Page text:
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02/17/2017

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postdoc

The APA's Statement on Offers of Employment recommends two weeks: http://www.apaonline.org/general/custom.asp?page=offers

They don't explicitly say that that's for TT appointments only, so it might be some ammunition for you. If the visiting position has confirmed that it will follow the APA's recommended job market calendar (which confirmation you can find in the Philjobs listing), then they've committed to offering two weeks.

I would also notify your flyout that you have an offer; sometimes they can speed up the decision timeline. Good luck!

Amanda

Thanks postdoc!

anotheranon

Hmmm...I agree with postdoc. Ask for the second week. Also, since each school has different processes, you may find that there's more time.

In the past, for temporary positions, I've "accepted" the offer verbally from the department after two weeks and then was given a contract (a week later) and, in the language of the written offer, had two weeks from the date of its writing. So, effectively, I had 5 weeks to "accept".

So, in short, find out what the process is when you ask for more time.

(And if you do get a TT, back out of the 1-year position! Yes, the department offering the 1-year will be sad for a little bit, but get out of the hell-hole of the job search. I think it would be an entirely different story if you accept a TT offer and then back out it for another TT.)

Craig

I agree with everything, but especially with anotheranon: You've only got one career. If you accept a 1-year position and then get a TT offer, I'd not judge you in the least if you ditched the 1-year position to accept the TT position. I would think this anyway, but I would think this to be especially the case where the 1-year position is pushing you to decide quickly.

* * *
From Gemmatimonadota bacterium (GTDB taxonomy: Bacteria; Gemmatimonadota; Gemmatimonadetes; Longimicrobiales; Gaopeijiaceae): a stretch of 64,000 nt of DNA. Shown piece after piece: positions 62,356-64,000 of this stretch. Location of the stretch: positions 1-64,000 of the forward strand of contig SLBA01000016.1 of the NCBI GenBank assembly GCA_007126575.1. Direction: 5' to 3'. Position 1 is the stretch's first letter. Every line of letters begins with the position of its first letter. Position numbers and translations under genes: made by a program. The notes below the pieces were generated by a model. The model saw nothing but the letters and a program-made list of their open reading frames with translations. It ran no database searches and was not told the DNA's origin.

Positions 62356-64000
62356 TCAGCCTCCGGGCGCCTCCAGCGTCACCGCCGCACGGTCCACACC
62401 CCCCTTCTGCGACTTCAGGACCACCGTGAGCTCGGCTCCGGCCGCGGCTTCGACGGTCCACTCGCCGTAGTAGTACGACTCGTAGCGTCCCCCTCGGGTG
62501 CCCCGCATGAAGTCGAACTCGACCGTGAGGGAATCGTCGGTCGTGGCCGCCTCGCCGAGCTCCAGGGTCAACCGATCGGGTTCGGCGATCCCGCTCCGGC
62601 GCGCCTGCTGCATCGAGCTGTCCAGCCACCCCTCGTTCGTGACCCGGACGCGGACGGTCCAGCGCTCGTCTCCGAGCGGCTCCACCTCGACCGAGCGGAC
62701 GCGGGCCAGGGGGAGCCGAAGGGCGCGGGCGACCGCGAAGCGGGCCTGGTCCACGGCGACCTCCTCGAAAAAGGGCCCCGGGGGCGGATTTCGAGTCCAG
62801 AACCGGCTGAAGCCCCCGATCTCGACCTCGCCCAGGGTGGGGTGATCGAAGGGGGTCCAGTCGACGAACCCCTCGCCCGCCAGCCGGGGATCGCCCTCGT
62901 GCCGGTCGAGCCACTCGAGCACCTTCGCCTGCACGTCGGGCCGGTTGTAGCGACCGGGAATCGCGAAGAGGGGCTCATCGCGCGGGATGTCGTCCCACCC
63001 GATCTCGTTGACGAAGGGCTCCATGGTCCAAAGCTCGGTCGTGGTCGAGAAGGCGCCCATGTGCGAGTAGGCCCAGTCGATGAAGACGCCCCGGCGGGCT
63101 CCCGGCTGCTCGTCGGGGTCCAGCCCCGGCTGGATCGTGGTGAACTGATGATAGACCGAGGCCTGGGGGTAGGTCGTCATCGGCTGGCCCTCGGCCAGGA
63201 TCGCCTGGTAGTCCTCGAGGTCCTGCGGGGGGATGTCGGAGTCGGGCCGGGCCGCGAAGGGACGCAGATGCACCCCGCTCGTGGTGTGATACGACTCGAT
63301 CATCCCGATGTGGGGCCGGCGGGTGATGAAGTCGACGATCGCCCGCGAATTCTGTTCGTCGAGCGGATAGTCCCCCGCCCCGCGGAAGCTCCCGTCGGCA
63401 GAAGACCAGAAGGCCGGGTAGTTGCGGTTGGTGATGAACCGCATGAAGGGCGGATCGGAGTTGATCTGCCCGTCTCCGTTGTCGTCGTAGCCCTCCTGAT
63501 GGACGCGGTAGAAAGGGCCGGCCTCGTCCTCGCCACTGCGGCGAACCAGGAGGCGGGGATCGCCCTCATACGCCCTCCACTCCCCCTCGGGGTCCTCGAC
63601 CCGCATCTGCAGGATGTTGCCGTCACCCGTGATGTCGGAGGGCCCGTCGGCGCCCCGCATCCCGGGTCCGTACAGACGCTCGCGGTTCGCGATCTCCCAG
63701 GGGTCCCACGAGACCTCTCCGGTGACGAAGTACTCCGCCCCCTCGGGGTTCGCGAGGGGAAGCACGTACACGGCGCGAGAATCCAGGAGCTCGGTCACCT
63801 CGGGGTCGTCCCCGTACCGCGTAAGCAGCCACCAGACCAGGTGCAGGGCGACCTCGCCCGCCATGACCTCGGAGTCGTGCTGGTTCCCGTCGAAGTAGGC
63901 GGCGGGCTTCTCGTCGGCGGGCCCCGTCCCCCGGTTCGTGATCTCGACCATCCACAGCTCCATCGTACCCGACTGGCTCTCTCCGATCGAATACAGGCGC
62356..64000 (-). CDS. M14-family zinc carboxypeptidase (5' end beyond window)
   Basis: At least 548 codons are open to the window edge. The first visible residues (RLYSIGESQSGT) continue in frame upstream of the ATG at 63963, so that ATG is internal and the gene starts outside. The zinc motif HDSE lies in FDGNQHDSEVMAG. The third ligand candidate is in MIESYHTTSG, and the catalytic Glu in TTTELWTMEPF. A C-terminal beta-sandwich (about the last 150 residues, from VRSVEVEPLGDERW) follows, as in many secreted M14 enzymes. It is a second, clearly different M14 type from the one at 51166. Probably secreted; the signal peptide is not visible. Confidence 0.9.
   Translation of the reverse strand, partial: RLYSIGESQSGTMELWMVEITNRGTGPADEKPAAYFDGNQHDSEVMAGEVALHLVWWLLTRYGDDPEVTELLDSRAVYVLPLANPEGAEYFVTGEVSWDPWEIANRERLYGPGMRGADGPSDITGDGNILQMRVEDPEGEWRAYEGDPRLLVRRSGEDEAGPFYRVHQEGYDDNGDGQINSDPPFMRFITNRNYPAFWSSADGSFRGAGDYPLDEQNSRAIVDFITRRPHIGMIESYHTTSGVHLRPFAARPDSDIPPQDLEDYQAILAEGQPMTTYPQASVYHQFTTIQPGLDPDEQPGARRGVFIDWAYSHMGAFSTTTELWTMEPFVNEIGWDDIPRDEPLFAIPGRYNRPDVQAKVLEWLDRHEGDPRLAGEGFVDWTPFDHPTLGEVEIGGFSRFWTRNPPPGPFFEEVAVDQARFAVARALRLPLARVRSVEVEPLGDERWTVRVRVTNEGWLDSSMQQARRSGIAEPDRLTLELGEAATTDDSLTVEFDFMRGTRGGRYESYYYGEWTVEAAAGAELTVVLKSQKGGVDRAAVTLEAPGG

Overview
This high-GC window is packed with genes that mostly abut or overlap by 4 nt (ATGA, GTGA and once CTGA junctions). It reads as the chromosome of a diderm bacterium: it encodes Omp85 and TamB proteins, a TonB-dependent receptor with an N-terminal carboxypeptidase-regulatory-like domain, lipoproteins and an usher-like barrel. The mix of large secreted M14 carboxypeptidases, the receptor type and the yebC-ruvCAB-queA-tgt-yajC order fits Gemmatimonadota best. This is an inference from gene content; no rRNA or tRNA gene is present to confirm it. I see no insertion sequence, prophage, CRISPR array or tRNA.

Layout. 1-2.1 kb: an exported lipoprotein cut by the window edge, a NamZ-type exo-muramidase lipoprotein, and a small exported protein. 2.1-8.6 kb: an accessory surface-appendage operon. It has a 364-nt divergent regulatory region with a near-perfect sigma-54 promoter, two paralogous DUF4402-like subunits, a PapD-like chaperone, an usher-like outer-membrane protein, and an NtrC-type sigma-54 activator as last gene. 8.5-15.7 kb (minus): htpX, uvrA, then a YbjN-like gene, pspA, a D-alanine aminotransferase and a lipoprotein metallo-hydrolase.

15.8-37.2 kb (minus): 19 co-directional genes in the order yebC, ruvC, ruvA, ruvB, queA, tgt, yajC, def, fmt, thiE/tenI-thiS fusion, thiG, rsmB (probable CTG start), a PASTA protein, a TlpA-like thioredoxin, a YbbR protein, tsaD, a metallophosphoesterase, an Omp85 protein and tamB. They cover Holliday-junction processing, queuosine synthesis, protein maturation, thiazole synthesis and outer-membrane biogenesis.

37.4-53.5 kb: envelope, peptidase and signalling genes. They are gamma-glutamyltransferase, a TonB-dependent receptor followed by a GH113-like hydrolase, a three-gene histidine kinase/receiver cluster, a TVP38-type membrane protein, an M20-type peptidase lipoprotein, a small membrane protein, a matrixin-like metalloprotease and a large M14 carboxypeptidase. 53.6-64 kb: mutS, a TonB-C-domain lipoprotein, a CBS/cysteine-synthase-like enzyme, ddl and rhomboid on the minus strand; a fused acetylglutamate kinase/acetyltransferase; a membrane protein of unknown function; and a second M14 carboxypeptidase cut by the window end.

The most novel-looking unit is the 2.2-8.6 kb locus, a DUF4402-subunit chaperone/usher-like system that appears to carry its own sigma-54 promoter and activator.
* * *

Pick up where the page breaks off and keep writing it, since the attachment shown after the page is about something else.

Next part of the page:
For what it is worth, in my career, my first position out of my own graduate department was a position vacated at the last minute by someone who had accepted a one-year position. The department survived--in fact, they barely noticed. I'm retracting acceptances does cause departments headaches, but that's the price of admission for being in the world.

slac chair

I agree with the comments above. If you get the job, ditch the one-year. I've had temporary faculty pull out (even after courses assigned and scheduled) because they got a better (i.e., more secure) offer. It's a hassle for me, but I certainly understand and bear no ill will toward the folks who've done that.

chair at regional state u

I agree with slac chair.

Amanda

Thanks for all the feedback everyone. I was given an extra week (to wait to hear from an earlier flyout). I did not mention the TT flyout in two weeks, for I figure if I do get that I will just have to back out.

I suspect that these situations are only going to get worse with the extended job market. It is possible that a person can be offered a TT position as early as Nov and as late as April. So theoretically, one could be offered 3 or even 4 (unlikely) positions in that time. I myself would tell a candidate that it is such a huge life changer, and candidates are disadvantaged, that backing out for a better offer is the right choice. But having to do it myself I just feel icky and less than honest. It is an unfortunate that this is the way we are headed.

Consider, for instance, if someone was offered a job in November. The job market is horrible, and so anyone except maybe a few super stars are told they absolutely should take any TT offer. But if you accept a job in April, you have months ahead of you with potentially better offers. ugh.

Amanda

In my above comment I obviously meant "if you accept a job in November you potentially have months of alternative offers ahead..."

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